Tuesday, April 29, 2014

What I Would Have Asked Moorcock

So, as I mentioned in my last post, I'd actually come up with a question I thought I'd ask Michael Moorcock at the question-and-answer session at NorWesCon if attendance was light and all the serious Moorcock fans had had a chance to ask their questions. As it turned out, the Q&A part of the session was relatively brief, twenty minutes out of an hour-long slot, with the bulk of that hour devoted to a one-on-on interview with Pierce Watters (and a v. good one, I might add). So I didn't get to ask but, since I'm genuine curious about the answer, thought I'd go ahead and post to query in case anyone out there might have any insights.

So here it is in long form: Moorcock is well-known as a Tolkien basher of long standing. He repeats his blast against the sort of soft fantasy he thinks Tolkien represents, the chapbook EPIC POOH [1978], in his book on the history of fantasy, WIZARDRY & WILD ROMANCE [2004]. China Mieville, in his Introduction to the latter work, even singles out how liberating he found Moorcock's denunciation of Tolkien.

And yet, at two spots in the book Moorcock praises the Peter Jackson movies (of LotR of course, the HOBBIT movies at that time having not been more than hinted at). In his brief concluding chapter on where fantasy is today, he writes

"The success of Star Wars meant that more producers 
and directors  became interested in producing unashamedly 
romantic science fiction and fantasy movies. 
With the exception of The Lord of the Rings
few of these have been much good up to now."

--he goes on to dismiss the CONAN movies ("derivative of bad action movies and of bad books derived and debased from Howard's originals" -- a judgment I agree with) and passes over the sword-and-sorcery movies since the late '70s with minimal comment ("generally disappointing" -- which I think too generous), adding "The people who make the movies seem to have no genuine instinct for the form . . . and cannot convince an increasingly sophisticated audience" before concluding "We have progressed . . . from true Romanticism to the infantile nonsense of Grand Guignol. There are signs, with the success of Tolkien's epic, that this will ultimately change" (WIZARDRY AND WILD ROMANCE, pages 144-145; emphasis mine).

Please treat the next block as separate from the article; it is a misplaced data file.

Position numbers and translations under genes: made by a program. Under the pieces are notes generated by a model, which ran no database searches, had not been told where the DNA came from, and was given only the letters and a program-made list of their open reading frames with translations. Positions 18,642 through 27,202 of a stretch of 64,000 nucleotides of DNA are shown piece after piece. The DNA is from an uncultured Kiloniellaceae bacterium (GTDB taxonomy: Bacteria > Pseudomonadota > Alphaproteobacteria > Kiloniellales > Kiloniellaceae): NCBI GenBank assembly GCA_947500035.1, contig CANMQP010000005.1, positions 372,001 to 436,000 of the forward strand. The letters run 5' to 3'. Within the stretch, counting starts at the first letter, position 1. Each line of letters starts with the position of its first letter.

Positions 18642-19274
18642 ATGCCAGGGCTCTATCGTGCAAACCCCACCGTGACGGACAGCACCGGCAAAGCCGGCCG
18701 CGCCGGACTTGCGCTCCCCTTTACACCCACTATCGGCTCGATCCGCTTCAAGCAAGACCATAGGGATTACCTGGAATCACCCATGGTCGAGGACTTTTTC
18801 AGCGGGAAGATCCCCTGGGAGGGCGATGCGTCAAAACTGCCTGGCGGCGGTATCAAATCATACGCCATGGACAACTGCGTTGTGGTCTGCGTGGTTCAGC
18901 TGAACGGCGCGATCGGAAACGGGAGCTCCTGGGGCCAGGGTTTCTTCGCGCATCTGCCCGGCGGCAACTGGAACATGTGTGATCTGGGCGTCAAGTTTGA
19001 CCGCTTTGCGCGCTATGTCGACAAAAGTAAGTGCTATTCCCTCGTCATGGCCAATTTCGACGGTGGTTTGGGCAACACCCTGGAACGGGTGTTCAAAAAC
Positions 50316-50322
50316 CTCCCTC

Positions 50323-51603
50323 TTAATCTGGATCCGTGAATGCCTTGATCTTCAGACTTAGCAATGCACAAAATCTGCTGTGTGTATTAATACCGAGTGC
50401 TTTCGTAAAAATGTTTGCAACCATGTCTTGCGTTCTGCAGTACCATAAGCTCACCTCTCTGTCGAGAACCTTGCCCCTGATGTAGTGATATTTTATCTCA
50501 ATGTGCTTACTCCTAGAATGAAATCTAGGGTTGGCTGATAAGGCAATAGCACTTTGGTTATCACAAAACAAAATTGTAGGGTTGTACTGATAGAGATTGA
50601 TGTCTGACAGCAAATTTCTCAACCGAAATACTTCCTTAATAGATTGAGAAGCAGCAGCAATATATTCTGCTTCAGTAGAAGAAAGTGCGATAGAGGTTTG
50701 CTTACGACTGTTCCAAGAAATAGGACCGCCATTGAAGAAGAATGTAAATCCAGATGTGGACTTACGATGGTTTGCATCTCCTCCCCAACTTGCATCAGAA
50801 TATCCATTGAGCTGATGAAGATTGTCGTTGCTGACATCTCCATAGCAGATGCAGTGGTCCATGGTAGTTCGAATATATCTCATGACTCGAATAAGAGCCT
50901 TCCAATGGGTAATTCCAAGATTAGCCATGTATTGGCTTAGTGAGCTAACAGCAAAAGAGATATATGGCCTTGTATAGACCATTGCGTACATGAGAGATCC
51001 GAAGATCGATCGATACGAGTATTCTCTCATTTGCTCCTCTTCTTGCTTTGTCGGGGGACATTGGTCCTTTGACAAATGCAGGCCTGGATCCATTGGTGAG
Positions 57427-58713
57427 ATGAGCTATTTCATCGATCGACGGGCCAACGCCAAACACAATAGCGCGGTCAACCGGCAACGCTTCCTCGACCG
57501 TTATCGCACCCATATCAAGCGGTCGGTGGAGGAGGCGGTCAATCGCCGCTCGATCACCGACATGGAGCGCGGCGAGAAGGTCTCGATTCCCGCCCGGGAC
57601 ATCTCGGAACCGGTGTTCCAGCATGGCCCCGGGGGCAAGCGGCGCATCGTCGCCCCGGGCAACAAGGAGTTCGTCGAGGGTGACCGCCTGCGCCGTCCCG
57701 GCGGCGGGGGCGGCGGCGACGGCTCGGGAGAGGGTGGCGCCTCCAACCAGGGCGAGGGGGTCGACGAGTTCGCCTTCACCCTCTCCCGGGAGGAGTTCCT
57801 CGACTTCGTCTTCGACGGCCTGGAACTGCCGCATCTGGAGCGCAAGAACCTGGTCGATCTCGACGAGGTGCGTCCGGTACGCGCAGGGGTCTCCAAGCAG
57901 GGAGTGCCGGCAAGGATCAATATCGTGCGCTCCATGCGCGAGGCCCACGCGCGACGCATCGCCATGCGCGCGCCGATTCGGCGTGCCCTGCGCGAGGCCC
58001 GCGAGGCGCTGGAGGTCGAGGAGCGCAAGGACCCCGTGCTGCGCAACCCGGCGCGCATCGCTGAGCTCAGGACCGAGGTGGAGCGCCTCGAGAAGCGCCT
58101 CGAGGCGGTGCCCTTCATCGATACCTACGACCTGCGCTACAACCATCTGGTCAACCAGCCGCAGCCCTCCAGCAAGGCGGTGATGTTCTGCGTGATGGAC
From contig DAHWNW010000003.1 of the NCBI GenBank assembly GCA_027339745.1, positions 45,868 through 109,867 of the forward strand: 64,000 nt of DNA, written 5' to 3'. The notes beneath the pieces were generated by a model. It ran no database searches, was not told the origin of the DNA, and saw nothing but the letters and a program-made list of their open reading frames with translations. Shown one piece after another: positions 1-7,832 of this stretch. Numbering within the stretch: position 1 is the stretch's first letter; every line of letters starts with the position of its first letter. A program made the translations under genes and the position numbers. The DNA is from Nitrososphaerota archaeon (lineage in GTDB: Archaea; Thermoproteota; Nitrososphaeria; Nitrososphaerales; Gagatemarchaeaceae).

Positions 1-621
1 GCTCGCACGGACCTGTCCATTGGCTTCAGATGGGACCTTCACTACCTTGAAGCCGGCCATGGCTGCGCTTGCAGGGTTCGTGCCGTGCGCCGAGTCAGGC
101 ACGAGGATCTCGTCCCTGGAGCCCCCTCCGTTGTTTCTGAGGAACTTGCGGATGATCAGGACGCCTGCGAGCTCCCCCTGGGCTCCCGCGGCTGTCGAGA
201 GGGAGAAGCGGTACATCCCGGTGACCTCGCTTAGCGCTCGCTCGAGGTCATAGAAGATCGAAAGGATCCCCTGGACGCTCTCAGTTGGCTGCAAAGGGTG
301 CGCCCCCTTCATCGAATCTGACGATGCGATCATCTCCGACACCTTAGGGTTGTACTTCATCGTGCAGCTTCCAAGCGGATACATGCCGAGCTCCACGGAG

It seems from this, then, that he feels Jackson's LotR films offers hope by showing what can be done in to bring fantasy fiction to the screen.

The other reference comes in a chapter on fantasy worlds. Again he starts with Howard, praising the original R.E.H. works and contrasting them with the pale imitations by other hands; the Conan movies he finds "inferior in every way to the originals". From this he segues into STAR WARS, briefly considers and condemns HAWK THE SLAYER and THE SWORD AND THE SORCERER for their cliches and "lack of creative originality", before saying

"The simple minded machismo of the movie Conan is 
a little like that of the movie Tarzan. All potential 
is lost. Happily, with the making of the Tolkien books 
into respectable movie versions, we might hope 
to see an improvement in the ambition and 
execution of heroic fantasy films in the future. 
Good directors, surely, can do more with the material, 
rather than less. We have to hope that the threatened 
schoolboys who tend to dominate Hollywood and seem 
only too eager to indulge their fifth-rate fantasies of 
male violence, will be discouraged as Lord of the
Rings continues to succeed at the box office. 
We can only hope that we no longer have to witness 
a deterioration from the crude, powerful prose of Howard, 
through the increasingly badly-done comic-strip versions, 
to the feebleness of the movies. The magic fades, 
its real achievement going // unrecognized. One longs for 
a good film version, say, of Fafhrd and the Gray Mouser,* 
which conceivably might contain dialogue which grown up 
actors would not be ashamed to speak!"  
(p.58-59; emphasis mine)

Thus in both cases he sees Jackson's success as showing how quality fantasy films can be made out of the many classics of fantasy already out there, using the Schwarzenegger CONAN films as a contrasting example of What Not To Do.

My question, then, is simply: what did Jackson do right, in his view, to make Tolkien's story more appealing to him?

--John R.

*amen to that.

1 comment:

Magister said...

Go to the Q&A forum at www.multiverse.org and post your question there. Moorcock is very active there.

(Your previous blog post has already been linked there.)